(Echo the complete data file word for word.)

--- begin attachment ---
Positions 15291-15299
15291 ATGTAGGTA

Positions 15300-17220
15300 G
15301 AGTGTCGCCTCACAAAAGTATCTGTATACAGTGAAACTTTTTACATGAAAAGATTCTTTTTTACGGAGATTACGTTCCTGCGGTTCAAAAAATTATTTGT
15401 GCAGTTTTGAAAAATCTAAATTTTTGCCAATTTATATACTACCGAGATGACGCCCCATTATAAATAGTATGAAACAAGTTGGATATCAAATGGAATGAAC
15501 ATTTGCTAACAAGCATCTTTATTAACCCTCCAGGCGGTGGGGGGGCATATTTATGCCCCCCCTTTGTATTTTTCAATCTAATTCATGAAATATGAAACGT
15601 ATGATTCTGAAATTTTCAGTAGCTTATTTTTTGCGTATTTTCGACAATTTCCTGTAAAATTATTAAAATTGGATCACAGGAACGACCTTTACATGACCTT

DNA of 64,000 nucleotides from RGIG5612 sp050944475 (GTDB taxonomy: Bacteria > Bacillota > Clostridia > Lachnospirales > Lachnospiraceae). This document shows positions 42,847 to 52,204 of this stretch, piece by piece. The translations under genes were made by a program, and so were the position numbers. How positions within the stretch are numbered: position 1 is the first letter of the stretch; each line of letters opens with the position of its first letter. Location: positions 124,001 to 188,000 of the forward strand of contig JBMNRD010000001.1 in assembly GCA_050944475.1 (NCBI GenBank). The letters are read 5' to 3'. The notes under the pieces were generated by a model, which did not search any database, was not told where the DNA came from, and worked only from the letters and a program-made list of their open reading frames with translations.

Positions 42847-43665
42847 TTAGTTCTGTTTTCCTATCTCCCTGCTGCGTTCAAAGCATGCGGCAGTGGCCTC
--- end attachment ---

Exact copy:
Positions 15291-15299
15291 ATGTAGGTA

Positions 15300-17220
15300 G
15301 AGTGTCGCCTCACAAAAGTATCTGTATACAGTGAAACTTTTTACATGAAAAGATTCTTTTTTACGGAGATTACGTTCCTGCGGTTCAAAAAATTATTTGT
15401 GCAGTTTTGAAAAATCTAAATTTTTGCCAATTTATATACTACCGAGATGACGCCCCATTATAAATAGTATGAAACAAGTTGGATATCAAATGGAATGAAC
15501 ATTTGCTAACAAGCATCTTTATTAACCCTCCAGGCGGTGGGGGGGCATATTTATGCCCCCCCTTTGTATTTTTCAATCTAATTCATGAAATATGAAACGT
15601 ATGATTCTGAAATTTTCAGTAGCTTATTTTTTGCGTATTTTCGACAATTTCCTGTAAAATTATTAAAATTGGATCACAGGAACGACCTTTACATGACCTT

DNA of 64,000 nucleotides from RGIG5612 sp050944475 (GTDB taxonomy: Bacteria > Bacillota > Clostridia > Lachnospirales > Lachnospiraceae). This document shows positions 42,847 to 52,204 of this stretch, piece by piece. The translations under genes were made by a program, and so were the position numbers. How positions within the stretch are numbered: position 1 is the first letter of the stretch; each line of letters opens with the position of its first letter. Location: positions 124,001 to 188,000 of the forward strand of contig JBMNRD010000001.1 in assembly GCA_050944475.1 (NCBI GenBank). The letters are read 5' to 3'. The notes under the pieces were generated by a model, which did not search any database, was not told where the DNA came from, and worked only from the letters and a program-made list of their open reading frames with translations.

Positions 42847-43665
42847 TTAGTTCTGTTTTCCTATCTCCCTGCTGCGTTCAAAGCATGCGGCAGTGGCCTC